The panel opinion also held that given the question's words and context, “it was objectively unreasonable for the Ohio Supreme Court to hold that Cassano's request was anything but a clear and unequivocal invocation of his Sixth Amendment right to self-representation.” This is a prime example of our court shortchanging AEDPA by not affording deference to the state-court decision. Something is “equivocal” when it has “more than one meaning or sense” or is “ambiguous.” Equivocal, Black's Law Dictionary (11th ed. 2019). Here, Cassano's question can bear at least two different meanings. Cassano's question can mean, “I would like to represent myself.” But it can also be a contingent question inquiring whether self-representation is even an option for the future. Those two meanings are not interchangeable, and the majority's perspective that the first meaning is more likely than the second one is not enough to place the state court's decision “beyond any possibility for fairminded disagreement.” Harrington, 562 U.S. at 103, 131 S.Ct. 770.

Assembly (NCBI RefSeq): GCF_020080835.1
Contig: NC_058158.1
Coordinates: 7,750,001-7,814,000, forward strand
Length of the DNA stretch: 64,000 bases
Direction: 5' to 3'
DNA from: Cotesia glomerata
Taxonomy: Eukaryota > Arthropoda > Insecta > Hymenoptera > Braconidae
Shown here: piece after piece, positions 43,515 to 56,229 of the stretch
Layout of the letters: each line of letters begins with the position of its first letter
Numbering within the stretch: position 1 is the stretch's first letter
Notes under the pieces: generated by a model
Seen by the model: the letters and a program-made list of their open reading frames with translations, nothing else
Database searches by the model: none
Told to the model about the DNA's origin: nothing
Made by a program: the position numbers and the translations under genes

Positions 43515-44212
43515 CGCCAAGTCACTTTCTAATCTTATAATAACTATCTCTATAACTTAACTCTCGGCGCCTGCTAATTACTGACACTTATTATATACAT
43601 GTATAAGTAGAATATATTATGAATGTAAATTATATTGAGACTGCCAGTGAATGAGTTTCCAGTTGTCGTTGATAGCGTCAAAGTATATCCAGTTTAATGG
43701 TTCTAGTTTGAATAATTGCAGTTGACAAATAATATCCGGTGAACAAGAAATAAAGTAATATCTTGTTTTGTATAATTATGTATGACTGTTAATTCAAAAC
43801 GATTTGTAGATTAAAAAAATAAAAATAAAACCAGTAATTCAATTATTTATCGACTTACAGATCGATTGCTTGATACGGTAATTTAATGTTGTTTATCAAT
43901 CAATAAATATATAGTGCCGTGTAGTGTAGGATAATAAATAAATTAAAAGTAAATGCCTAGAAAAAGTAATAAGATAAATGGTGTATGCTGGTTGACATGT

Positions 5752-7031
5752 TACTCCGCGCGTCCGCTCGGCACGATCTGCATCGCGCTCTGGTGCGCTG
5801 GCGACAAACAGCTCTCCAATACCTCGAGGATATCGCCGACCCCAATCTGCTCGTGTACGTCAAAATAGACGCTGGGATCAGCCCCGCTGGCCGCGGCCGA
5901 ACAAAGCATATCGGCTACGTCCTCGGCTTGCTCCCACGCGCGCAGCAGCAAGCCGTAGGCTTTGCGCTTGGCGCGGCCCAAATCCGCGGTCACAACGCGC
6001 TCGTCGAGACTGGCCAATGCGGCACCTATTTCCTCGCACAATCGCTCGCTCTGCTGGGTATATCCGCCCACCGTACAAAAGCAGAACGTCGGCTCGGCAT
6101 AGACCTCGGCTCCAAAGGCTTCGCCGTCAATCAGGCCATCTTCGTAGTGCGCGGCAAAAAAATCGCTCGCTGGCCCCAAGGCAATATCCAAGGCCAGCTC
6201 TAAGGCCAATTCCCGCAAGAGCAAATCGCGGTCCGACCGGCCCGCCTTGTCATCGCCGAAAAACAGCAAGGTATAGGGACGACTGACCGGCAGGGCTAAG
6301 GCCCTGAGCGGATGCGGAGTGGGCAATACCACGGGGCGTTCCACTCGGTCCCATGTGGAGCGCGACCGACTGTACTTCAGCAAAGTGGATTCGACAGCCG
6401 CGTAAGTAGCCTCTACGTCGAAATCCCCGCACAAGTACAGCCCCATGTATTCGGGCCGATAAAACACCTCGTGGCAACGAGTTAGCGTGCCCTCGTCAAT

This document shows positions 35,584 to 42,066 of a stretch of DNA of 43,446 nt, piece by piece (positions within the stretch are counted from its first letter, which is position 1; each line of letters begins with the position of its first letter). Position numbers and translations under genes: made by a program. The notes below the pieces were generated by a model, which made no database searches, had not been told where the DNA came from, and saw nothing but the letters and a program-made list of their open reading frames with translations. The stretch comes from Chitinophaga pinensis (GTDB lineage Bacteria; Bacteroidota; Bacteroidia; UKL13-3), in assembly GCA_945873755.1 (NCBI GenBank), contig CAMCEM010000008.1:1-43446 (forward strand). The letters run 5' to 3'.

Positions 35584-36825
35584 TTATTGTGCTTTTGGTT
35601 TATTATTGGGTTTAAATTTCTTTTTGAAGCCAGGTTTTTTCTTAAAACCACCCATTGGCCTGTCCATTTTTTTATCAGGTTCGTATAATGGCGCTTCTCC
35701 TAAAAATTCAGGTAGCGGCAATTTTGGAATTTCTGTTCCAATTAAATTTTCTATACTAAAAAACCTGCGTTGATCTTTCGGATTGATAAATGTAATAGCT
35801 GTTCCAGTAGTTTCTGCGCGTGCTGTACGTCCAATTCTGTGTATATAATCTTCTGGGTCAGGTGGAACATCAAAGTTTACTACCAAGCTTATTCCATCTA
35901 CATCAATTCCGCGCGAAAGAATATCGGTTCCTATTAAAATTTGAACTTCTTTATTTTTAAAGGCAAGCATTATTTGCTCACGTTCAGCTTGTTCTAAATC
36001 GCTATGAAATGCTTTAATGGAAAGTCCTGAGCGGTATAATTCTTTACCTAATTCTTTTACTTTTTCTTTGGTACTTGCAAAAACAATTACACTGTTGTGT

Third, the issues of when and how the right of self-representation may be invoked are of exceptional importance. As the Tenth Circuit has said: “Determining what a defendant has elected to do regarding representation is a recurring dilemma for the courts.” See United States v. Miles, 572 F.3d 832, 836 (10th Cir. 2009). Faretta claims repeatedly arise in our circuit. See, e.g., United States v. Tucci-Jarraf, 939 F.3d 790, 793–97 (6th Cir. 2019); United States v. Powell, 847 F.3d 760, 774–77 (6th Cir. 2017); Pouncy v. Palmer, 846 F.3d 144, 158–63 (6th Cir. 2017); United States v. Pryor, 842 F.3d 441, 448–49 (6th Cir. 2016); Jones v. Bell, 801 F.3d 556, 564–67 (6th Cir. 2015). Moreover, just six years ago, we issued an en banc decision that addressed a Faretta claim that arose in the habeas context. Curtin, 792 F.3d at 677–79. In that case, we corrected a panel decision that failed to give the deference to a state-court decision that AEDPA requires. Id. The panel decision at issue here, however, creates loopholes in our law that will swallow the rule that requires requests for self-representation to be both timely and unequivocal. See Faretta, 422 U.S. at 835, 95 S.Ct. 2525; Curtin, 792 F.3d at 677–79 (citing Martinez v. Ct. of Appeal of California, Fourth App. Dist., 528 U.S. 152, 162, 120 S.Ct. 684, 145 L.Ed.2d 597 (2000)).